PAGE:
I am a 10th grade student working on a binary classification problem and I have decided to use the logistic regression model from Scikit-Learn. I am looking to predict patient adherence given the time of day, day of week, or both. I have simulated data and have made it so that certain timeslots have many more 0s (meaning the patient did not take the medicine) to simulate a trend, but my model is still predicting "1" for every single input. I believe my data is very imbalanced and without any class weights, the model puts every input into the "1" class. Obviously, this results in terrible accuracy, AUC and everything in between. Sklearn does have a class_weight parameter, but since that is dichotomous and only gives the "balanced" option, it really does not help and in some cases makes accuracy far worse than just assuming everything to be in the 1 class. I think changing the threshold to 0.75 will work, given what I have seen from the data, but I can't find anything about adjusting the threshold in any documentation.

Is there anyway to adjust this threshold? Or any other way to deal with my imbalanced data?

Let me know if you want me to elaborate on the specifics of my data.

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    $\begingroup$ You should give more details on the context! What are you trying to classify? Why? Also, a "probability threshold" is not part of a logistic regresson model, read logistic regression is not classification $\endgroup$ Commented Dec 29, 2018 at 9:32
  • $\begingroup$ Or instead of using a threshold you can assign weights to the classes. $\endgroup$
    – skan
    Commented Jan 11, 2023 at 17:34

2 Answers 2


There is almost never a good reason to do this! As Kjetil said above, see here.

You should be able to get the probability outputs from ‘predict_proba’, then you can just write

decisions = (model.predict_proba() >= mythreshold).astype(int)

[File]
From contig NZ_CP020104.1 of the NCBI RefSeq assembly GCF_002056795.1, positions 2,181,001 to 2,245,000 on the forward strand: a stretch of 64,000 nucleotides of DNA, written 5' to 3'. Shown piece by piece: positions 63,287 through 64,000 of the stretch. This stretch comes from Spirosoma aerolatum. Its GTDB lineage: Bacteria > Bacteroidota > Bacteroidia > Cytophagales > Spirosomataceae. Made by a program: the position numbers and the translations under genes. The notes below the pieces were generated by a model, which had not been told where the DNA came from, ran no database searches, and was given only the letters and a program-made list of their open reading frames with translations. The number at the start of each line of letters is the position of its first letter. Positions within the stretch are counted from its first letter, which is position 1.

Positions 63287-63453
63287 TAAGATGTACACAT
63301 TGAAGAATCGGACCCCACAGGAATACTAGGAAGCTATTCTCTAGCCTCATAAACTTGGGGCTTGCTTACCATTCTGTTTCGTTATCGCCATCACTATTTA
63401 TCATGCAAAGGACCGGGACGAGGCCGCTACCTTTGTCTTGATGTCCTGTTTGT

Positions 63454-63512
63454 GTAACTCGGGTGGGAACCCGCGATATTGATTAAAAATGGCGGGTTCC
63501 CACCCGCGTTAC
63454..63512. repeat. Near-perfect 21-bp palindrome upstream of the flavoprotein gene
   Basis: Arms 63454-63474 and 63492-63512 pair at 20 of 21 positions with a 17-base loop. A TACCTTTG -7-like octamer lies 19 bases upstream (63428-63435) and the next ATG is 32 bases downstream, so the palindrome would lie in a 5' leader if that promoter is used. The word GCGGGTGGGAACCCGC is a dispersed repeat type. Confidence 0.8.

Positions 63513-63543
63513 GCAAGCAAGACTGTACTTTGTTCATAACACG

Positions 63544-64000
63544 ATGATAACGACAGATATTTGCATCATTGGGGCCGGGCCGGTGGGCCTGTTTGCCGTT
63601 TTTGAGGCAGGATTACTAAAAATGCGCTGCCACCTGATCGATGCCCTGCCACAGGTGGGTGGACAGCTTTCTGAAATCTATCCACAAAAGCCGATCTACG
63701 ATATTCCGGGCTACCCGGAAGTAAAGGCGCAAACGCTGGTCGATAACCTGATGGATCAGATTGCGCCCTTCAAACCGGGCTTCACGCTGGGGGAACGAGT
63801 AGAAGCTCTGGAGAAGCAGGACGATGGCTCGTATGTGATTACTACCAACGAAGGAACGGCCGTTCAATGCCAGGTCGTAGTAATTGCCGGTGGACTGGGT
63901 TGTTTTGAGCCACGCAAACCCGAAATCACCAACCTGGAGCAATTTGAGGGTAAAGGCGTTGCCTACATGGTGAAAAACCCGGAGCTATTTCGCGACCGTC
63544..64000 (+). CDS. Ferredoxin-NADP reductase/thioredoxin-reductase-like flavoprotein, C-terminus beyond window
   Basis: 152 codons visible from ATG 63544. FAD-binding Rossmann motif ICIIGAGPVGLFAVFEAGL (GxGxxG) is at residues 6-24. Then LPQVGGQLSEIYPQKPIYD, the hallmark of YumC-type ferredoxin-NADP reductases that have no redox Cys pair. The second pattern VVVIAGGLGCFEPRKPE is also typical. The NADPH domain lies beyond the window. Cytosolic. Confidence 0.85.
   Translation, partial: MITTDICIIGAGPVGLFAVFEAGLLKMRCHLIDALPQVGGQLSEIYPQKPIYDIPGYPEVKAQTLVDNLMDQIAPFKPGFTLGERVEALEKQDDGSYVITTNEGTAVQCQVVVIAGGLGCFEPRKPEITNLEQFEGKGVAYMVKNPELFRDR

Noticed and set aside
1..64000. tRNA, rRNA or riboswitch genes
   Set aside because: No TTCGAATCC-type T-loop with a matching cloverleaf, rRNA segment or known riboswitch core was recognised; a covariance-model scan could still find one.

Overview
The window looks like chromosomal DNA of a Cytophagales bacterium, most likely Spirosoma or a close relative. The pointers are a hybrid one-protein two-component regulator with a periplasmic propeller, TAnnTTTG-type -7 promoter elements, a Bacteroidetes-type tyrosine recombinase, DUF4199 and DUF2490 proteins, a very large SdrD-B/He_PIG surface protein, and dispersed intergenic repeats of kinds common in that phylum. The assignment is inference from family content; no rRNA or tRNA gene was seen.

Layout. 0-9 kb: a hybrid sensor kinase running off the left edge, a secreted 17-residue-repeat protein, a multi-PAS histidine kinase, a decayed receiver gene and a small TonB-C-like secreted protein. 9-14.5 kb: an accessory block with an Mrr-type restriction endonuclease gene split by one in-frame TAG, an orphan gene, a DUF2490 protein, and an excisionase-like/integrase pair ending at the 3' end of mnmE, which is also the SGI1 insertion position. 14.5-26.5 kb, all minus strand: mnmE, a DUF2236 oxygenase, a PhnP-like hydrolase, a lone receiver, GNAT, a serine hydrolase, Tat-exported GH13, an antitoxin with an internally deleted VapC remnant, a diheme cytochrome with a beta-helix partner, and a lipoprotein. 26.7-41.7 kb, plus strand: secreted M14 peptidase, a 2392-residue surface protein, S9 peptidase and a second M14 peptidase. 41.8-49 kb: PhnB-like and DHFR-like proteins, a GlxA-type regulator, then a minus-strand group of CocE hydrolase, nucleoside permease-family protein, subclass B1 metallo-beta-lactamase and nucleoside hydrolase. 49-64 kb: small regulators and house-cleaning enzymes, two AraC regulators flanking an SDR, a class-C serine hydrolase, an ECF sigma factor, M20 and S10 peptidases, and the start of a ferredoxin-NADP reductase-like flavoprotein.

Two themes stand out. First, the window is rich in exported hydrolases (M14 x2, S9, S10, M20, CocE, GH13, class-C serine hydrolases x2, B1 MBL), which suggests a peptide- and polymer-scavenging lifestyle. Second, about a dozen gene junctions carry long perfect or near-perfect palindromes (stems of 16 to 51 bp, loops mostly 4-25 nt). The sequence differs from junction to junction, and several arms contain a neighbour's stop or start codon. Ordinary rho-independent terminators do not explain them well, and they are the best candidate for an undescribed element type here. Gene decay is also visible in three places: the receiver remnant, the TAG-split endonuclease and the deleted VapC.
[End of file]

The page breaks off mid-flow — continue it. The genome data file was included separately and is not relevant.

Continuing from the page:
Note as stated that logistic regression itself does not have a threshold. However sklearn does have a “decision function” that implements the threshold directly in the “predict” function, unfortunately. Hence they consider logistic regression a classifier, unfortunately.

  • 3
    $\begingroup$ Good answer. I took the liberty of putting your snipped into a code block, and (a bit more borderline of an edit) changed your * 1 to astype(int) since it's a bit more self explanatory. Feel free to edit back if you prefer the * 1. $\endgroup$ Commented Dec 31, 2018 at 1:55
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    $\begingroup$ Little note: predict_proba() returns an array of shape (n_data_rows, n_classes). Thus, for binary classification you get a shape of (n_data_rows, 2). If you apply the threshold as above, you're not applying it on the target class. As Wenyi Yan has shown below, you will have to select it by model.predict_proba()[:, 1] (sklearn sorts the classes - The target is usually =1 and, thus, will be on the second position of the predict_proba()). $\endgroup$
    – Markus
    Commented Jul 2, 2021 at 15:03

Let's say that your customized threshold is 0.6. It should be:

y_pred_new_threshold = (logreg.predict_proba(X_test)[:,1]>=0.6).astype(int)

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